He's the one who has got the most to loose. Not so much his job as of himself.
Look at his face. That has got to be a man who is lying there awake in the middle of the night, and he cant even turn the bedside lamp on because he doesn't want to wake his wife up, and he couldn't concentrate to read even if he did.
And what he is thinking about in the dark is that everything that he thought he'd done for the best might be judged a failure because of his own decisions, and in 100 years time there will still be people writing books arguing about how much he was to blame for a culture that brought the world to its knees.
A few weeks ago, he made a speech feebly blaming "lobbying" and "pressure from the Conservatives" for deregulation of the banks, which suggests he is already beginning to try and find a way to tell himself about his choices, but it will be all the harder to bear the answers because he will tell himself he made the choices in good faith, with good intentions, in order to use the tax revenues to do good.
And now everything that he may or may not have achieved before it will seem uninteresting to history compared to the crash. That's what he is now, as a public figure. The Bankers' Crash, guilty or not?
And that is quite a shift in what he can tell himself about himself in the last 24 months or so.
There is only one job in the whole world in which he can do anything about that, in which he can take action to change the ending of the story written about him, and of the story he can tell himself with any honesty. And that job is Prime Minister.
That is what will be torturing him. That perhaps as soon as tomorrow he's not going to be able to do anything else about changing the end of the story. If he looses the job then all he can do, from his new job at Oxford or Havard or wherever, is wage an undignified campaign for his own reputation, not change the future on which that reputation will rest.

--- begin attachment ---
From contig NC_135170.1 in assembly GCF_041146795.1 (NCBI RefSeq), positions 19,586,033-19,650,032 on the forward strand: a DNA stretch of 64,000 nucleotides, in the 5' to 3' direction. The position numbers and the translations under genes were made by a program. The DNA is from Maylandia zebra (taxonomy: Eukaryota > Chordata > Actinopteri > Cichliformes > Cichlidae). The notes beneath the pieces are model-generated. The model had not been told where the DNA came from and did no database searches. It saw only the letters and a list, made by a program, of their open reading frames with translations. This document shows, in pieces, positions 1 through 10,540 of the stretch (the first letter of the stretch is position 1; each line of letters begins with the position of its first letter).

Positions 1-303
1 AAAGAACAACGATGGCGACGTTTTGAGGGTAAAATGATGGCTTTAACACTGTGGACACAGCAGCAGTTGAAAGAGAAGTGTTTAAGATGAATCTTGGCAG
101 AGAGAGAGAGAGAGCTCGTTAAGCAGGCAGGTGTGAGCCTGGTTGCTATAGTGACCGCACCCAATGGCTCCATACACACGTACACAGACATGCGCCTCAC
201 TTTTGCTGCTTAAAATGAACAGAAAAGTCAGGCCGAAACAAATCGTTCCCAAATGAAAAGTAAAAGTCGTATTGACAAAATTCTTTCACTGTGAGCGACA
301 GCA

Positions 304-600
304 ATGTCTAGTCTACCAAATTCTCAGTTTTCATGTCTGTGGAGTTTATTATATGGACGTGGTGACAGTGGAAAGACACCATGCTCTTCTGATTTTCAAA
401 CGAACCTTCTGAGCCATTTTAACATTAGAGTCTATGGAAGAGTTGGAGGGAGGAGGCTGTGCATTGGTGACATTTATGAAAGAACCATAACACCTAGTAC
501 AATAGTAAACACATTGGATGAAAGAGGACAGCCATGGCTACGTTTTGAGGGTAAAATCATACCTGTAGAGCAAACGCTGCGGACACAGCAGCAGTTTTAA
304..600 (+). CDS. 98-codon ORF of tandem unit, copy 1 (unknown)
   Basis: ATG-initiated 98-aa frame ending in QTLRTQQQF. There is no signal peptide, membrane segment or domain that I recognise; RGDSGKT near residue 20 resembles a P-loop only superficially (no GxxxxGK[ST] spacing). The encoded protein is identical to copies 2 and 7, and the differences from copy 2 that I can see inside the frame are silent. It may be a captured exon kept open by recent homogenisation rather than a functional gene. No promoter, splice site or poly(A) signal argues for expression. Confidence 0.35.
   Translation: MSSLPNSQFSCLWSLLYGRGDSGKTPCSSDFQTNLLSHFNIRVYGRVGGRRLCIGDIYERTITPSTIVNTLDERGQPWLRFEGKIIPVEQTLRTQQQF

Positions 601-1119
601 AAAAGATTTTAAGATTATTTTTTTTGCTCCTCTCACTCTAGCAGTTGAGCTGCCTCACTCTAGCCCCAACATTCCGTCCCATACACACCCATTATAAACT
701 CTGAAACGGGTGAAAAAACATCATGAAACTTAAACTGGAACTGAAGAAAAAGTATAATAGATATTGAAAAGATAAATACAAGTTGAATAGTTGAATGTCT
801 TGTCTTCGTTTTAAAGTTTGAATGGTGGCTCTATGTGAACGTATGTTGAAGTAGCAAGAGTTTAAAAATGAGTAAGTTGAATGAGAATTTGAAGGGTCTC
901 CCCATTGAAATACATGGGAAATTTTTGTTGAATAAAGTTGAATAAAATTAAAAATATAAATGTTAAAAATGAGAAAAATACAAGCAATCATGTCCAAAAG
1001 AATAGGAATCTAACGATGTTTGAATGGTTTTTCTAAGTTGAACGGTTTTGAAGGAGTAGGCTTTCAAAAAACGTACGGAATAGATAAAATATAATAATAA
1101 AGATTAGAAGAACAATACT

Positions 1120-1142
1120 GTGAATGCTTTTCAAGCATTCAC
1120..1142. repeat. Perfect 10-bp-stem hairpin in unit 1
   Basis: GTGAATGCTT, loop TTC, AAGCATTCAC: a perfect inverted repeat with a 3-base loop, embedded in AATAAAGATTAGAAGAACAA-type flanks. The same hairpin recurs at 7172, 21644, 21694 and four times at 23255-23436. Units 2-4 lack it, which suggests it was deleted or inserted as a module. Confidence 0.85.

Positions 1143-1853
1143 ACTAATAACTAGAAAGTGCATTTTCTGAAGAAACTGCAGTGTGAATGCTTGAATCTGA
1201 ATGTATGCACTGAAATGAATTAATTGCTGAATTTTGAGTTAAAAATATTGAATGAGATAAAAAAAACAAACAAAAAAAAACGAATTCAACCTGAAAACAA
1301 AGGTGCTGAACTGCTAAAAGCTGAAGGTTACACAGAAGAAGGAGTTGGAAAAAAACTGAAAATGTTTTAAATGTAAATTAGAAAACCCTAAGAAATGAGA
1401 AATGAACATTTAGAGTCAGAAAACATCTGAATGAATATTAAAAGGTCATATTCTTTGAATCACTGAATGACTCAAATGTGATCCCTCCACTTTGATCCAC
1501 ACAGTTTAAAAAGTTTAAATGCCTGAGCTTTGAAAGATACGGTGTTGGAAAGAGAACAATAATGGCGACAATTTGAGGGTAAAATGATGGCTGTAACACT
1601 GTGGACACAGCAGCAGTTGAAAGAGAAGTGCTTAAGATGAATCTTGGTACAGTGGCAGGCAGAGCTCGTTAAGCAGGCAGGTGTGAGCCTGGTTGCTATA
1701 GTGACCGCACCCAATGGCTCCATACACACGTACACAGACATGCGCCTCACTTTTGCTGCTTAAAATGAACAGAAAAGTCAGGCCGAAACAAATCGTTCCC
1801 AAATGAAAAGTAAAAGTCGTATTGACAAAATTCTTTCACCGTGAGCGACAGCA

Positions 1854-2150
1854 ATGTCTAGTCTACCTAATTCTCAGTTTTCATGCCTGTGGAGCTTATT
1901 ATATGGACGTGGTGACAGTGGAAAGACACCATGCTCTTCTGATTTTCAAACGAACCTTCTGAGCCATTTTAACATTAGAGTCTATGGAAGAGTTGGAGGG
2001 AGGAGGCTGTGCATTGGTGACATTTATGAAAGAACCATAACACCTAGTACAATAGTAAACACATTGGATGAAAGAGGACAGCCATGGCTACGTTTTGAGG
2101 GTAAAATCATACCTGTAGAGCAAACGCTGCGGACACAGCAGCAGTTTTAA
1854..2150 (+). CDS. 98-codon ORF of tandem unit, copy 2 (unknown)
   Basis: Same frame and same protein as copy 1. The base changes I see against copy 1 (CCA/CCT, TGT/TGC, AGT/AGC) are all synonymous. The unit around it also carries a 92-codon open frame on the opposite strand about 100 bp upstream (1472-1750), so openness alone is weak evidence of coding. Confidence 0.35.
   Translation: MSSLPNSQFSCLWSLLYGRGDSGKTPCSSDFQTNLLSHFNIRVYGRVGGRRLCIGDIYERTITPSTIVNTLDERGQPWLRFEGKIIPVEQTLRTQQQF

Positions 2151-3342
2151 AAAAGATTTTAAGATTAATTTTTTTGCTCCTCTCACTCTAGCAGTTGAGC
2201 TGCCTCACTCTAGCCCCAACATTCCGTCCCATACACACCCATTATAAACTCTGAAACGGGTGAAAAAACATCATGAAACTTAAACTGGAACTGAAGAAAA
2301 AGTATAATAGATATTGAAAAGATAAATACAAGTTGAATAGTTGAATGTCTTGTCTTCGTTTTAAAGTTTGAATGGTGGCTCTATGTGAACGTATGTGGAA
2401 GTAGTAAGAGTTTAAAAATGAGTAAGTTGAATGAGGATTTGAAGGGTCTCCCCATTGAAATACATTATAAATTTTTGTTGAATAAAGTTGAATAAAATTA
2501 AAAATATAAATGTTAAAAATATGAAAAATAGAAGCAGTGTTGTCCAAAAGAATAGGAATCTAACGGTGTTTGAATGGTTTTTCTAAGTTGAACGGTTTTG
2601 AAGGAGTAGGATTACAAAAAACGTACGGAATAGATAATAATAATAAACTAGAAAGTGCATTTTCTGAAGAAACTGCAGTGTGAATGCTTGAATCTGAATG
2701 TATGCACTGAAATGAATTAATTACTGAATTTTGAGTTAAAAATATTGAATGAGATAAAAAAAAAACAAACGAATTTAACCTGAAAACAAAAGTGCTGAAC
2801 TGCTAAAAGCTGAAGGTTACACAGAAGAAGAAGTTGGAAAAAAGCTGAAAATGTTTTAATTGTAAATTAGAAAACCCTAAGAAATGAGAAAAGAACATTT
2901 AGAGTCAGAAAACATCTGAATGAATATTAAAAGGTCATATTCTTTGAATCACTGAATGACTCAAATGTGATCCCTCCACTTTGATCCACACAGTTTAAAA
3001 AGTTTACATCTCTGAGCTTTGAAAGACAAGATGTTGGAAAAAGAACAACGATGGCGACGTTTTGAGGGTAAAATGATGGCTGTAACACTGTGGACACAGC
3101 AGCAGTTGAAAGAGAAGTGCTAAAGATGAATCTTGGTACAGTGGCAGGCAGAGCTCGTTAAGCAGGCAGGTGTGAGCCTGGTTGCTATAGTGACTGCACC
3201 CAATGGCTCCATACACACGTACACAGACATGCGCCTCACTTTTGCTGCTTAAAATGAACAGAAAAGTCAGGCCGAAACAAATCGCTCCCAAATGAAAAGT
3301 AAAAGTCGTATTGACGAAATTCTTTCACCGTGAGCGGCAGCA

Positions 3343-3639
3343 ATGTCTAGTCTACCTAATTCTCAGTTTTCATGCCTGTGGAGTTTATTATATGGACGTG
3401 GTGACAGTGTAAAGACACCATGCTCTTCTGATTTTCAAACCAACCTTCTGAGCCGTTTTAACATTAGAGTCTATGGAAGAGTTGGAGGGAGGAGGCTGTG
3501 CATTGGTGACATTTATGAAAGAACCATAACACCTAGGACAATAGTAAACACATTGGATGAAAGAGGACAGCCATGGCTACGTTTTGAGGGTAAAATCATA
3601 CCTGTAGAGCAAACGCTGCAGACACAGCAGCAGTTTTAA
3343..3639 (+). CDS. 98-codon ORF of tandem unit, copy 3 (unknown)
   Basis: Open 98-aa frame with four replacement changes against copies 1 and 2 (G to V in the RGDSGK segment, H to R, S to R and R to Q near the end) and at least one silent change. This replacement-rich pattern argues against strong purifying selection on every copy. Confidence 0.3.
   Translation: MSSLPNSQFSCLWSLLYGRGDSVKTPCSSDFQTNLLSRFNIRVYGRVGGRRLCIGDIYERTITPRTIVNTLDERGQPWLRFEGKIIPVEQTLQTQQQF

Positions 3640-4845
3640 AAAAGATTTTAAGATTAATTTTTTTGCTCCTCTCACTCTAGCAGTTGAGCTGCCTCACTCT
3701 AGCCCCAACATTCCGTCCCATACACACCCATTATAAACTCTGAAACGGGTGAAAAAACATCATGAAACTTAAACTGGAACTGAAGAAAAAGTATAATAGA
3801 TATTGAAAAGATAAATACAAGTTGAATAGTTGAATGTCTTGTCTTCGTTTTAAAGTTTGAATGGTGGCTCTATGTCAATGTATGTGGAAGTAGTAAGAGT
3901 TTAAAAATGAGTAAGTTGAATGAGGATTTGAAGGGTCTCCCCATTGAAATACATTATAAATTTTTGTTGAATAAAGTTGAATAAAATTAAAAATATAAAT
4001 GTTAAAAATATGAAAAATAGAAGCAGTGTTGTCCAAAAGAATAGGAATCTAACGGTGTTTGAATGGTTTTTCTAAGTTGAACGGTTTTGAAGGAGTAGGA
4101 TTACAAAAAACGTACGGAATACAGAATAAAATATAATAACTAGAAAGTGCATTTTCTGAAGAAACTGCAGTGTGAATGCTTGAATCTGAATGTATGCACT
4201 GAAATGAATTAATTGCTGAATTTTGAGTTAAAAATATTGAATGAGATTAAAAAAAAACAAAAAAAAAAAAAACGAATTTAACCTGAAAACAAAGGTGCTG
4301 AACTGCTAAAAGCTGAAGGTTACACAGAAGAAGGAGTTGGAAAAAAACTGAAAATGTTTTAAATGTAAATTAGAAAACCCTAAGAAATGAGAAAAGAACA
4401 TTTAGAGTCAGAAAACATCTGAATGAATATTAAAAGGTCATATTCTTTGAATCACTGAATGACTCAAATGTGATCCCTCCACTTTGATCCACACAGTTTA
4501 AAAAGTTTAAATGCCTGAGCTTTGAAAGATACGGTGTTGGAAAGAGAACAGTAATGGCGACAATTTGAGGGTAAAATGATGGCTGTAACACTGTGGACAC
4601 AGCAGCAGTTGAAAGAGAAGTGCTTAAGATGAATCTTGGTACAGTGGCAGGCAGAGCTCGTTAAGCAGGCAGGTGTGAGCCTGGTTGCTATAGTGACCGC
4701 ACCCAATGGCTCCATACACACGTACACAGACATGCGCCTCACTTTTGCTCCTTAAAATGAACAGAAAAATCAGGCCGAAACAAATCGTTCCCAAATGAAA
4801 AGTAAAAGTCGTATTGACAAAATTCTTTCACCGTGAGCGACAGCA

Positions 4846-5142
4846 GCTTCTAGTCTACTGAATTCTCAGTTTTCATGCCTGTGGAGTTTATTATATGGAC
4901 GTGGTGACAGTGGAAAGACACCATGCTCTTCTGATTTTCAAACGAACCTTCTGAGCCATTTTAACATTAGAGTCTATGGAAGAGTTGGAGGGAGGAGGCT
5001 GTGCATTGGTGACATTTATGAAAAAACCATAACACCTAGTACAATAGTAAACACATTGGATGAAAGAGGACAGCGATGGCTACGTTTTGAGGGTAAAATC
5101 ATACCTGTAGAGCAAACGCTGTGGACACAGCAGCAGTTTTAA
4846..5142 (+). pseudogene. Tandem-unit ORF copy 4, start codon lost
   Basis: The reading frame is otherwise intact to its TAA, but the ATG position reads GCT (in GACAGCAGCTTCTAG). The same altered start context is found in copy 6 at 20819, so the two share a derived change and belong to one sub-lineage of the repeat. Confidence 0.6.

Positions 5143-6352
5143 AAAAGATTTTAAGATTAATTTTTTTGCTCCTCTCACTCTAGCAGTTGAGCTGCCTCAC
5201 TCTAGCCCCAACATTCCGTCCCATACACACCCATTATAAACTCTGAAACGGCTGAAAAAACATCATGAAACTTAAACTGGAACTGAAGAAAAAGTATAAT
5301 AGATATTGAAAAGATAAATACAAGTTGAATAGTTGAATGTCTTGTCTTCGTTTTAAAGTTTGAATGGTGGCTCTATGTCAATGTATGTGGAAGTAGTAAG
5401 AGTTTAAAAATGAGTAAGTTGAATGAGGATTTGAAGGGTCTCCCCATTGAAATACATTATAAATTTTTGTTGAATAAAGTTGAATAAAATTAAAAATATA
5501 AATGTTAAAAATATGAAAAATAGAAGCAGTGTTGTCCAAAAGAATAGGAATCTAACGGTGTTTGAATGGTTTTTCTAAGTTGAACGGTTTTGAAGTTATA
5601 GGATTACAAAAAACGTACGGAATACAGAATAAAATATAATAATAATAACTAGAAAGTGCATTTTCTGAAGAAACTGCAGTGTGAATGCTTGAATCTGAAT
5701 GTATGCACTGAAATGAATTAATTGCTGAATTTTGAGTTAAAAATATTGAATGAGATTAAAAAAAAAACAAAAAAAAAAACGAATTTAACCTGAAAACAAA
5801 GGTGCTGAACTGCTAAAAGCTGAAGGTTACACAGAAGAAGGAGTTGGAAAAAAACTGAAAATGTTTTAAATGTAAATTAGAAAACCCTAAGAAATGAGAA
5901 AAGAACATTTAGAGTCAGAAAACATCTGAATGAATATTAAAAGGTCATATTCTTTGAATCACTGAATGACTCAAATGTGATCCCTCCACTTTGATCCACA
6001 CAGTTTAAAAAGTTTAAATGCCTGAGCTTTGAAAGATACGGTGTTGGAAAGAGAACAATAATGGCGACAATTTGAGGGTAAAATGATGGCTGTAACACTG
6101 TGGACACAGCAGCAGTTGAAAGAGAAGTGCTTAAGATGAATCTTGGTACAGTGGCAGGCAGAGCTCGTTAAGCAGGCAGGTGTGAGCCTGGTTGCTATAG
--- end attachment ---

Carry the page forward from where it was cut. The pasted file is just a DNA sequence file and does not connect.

Compared to that, Clegg and Cameron don't have much of themselves at stake. Cameron will probably get the knife if he can't deliver a coalition, but wanting to be the next Tony Blair isn't a failed ambition that anyone would find it too hard to recover from.
And as for Clegg, if he makes a tactical mistake he'll suffer only according to the strength of his principles, which ought to be what guides him anyway. If he follows them, he can't blame himself too much if it doesn't work out, and he's the only one of the three who is certain to be around for the next election with chance to try again.
That's why the big scene is, or has already been, when Brown understands, or is made to understand, that he has to let go, and when he knows that this time there isn't any more fight to be had. To work as a scene you'd have to write it such that he had real self knowledge and honesty, which he may or may not have.
But if the character of Gordon Brown has that self knowledge and honesty, then that is the scene when we'd watch a human being suffer at the hands of the only thing that can't ever be changed, our own choices in the past.